Gravestones at Pioneer Park in Mission Hills.

Pioneer Park is a city park in Mission Hills that’s popular with neighborhood families and children. It features a playground, green grass, many shady trees . . . and well over a thousand unseen graves. If you don’t wander into the southeast corner of the park, you might never know it’s also a cemetery.

Pioneer Park was originally Calvary Cemetery. The Catholic cemetery was established in the 1870s, then converted a century later into a Mission Hills community park. According to this article: “All the 800-odd memorial markers were taken away in the 1970s except for a line of tombstones left on the park’s edge. Left as a memorial, they’re still there…” Sadly, the gravestones that had been removed were callously dumped by those then living into a ravine at distant Mt. Hope Cemetery.

Many of San Diego’s earliest residents remain buried under the grass at Pioneer Park. Even after the passage of many years, surviving gravestones show historically important names like Cave Johnson Couts and Father Antonio Ubach. But all of the names are gradually fading away. Time does that.

Six nearby plaques list the names of those who are interred in the park, and it is said there might be many more.

On any given day, life goes on cheerfully above the grass. And beneath it lie the remains of those who once lived, dreamed, toiled and loved exactly like you and me.

Here are some photographs, to provoke thought, and to help preserve a little history…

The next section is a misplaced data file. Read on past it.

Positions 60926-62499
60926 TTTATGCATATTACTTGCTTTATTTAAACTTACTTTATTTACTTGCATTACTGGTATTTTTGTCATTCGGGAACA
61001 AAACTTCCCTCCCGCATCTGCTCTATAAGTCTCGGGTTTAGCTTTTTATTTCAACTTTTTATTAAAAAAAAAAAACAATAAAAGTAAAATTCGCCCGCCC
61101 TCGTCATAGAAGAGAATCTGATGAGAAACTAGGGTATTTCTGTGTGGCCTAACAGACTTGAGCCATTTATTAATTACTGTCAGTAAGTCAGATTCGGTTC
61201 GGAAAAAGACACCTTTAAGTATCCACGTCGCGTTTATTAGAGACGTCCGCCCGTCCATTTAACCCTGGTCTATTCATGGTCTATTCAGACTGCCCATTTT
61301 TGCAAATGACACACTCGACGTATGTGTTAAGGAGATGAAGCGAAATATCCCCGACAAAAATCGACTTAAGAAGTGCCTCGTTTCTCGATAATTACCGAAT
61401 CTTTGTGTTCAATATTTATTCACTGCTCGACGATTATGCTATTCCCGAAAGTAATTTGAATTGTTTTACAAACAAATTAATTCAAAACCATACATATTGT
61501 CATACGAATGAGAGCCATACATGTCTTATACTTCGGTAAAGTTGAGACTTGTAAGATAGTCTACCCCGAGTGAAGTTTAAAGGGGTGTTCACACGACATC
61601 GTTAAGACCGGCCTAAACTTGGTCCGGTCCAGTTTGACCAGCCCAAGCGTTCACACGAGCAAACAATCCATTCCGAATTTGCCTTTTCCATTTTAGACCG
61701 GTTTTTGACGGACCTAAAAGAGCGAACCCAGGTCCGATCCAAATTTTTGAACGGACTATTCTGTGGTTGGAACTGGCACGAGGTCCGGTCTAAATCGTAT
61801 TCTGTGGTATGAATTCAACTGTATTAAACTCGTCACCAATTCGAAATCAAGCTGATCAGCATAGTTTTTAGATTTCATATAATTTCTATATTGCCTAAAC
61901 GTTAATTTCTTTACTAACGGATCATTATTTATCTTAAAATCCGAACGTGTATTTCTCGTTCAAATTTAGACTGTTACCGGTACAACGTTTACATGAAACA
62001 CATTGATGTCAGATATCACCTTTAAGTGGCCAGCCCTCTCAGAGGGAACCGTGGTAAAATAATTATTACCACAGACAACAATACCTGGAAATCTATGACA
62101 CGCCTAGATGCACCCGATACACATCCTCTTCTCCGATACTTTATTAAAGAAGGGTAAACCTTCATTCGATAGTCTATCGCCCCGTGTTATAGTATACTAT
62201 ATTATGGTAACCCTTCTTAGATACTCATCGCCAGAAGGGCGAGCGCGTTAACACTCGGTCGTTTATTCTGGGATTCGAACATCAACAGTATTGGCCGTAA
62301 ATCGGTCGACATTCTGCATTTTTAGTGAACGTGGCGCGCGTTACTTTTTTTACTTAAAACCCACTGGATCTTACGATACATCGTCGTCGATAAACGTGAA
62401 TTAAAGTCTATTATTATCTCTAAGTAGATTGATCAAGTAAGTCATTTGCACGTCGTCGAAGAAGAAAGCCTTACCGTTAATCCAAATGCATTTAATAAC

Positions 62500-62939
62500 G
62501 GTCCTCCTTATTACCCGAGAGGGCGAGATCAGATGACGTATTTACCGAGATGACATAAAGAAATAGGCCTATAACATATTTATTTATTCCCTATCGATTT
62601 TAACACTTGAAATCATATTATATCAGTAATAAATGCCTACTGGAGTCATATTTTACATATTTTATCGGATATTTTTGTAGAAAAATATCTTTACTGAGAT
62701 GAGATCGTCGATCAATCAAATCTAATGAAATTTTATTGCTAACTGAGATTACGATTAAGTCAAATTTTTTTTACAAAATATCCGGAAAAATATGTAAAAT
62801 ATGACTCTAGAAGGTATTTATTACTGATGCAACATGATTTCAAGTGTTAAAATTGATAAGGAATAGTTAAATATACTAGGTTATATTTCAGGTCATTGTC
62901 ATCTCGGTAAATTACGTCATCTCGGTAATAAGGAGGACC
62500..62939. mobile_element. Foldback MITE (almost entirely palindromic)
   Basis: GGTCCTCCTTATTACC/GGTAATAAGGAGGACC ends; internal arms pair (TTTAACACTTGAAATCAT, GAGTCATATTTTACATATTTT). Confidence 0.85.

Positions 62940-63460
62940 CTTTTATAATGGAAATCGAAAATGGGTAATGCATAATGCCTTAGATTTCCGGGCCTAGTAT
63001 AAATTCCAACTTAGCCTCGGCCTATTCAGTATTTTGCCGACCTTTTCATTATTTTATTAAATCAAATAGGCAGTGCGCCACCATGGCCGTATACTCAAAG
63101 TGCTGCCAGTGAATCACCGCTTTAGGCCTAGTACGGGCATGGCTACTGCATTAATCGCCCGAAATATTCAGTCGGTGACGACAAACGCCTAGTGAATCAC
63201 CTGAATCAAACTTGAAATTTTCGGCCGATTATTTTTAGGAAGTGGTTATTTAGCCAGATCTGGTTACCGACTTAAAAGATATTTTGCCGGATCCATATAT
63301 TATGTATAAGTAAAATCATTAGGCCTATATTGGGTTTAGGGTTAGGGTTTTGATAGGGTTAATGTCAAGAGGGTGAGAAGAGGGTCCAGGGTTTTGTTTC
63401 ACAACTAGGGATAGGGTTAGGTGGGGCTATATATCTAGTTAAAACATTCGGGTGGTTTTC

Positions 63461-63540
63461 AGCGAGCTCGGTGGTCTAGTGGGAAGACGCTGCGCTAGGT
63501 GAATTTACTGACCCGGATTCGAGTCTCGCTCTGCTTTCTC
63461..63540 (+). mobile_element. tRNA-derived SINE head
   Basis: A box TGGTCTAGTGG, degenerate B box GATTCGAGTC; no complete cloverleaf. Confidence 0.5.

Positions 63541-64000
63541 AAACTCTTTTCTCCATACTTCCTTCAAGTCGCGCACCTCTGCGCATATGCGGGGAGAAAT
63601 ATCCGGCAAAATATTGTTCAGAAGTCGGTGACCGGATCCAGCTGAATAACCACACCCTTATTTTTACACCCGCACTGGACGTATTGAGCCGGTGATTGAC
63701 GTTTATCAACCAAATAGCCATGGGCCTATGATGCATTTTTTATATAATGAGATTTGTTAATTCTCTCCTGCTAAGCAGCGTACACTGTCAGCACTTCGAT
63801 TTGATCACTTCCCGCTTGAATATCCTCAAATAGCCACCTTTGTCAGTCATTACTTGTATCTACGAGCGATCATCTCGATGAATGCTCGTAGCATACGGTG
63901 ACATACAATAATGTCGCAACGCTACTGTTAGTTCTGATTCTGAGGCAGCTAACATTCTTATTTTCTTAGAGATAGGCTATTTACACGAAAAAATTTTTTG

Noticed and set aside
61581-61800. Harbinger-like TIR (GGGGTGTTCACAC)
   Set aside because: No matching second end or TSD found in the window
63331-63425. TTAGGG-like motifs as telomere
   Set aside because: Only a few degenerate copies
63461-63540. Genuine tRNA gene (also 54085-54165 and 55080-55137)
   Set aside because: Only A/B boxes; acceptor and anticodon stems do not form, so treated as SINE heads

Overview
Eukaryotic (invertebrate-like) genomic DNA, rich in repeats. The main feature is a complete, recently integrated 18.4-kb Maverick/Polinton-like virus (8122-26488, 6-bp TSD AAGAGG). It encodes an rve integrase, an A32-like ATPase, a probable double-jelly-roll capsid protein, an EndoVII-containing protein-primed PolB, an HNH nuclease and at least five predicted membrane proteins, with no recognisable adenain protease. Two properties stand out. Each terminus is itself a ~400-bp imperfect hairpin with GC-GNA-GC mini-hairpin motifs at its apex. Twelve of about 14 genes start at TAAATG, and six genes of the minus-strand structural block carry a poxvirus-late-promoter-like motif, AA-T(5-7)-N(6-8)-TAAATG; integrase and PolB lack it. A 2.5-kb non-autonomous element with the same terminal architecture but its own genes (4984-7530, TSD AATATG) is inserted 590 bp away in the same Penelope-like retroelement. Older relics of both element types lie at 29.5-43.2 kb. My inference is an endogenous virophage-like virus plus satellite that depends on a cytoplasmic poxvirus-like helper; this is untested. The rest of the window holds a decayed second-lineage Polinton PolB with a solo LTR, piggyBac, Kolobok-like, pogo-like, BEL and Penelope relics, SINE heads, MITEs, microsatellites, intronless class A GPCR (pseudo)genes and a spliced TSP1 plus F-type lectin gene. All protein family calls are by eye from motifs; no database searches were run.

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Community sculpture at entrance to Escondido.

If you’ve ever entered or departed downtown Escondido via West Valley Parkway, there’s a good chance you’ve seen a large, quite interesting sculpture a short distance east of Interstate 15. The sculpture stands at the intersection of Valley Parkway and Tulip Street, right next to the Gateway Shopping Center.

The cast bronze sculpture is titled Community. It was created by local artist Jeff Lindeneau in 1990.

The sun’s light forms dynamic human shapes that are “cut out” of the two triangular sections of Community.

According to a City of Escondido walking tour brochure: “This bronze, copper and locally mined granite sculpture celebrates people living and building together to achieve a common goal. The dramatic sculpture’s shape is reminiscent of the mountains surrounding Escondido with a central passageway depicting the valley.”

I like how you can see trees, hillsides, signs, buildings, light posts and electrical wires inside the human shapes. They, too, are part of Community.

I live in downtown San Diego and love to walk around with my camera! You can follow Cool San Diego Sights via Facebook or Twitter!

You can easily explore Cool San Diego Sights by using the search box on my blog’s sidebar. Or click a tag! There are thousands upon thousands of photos for you to enjoy!

Beautiful mural in the Arcade Building in La Jolla.

I met the creator of beautiful murals today!

I was walking through La Jolla’s scenic Ellen Browning Scripps Park, gazing at the ocean, when I came upon a friendly artist selling some prints and a decorative surfboard. I soon learned that she is also a muralist, and that she has painted a very colorful mural in La Jolla’s Arcade Building!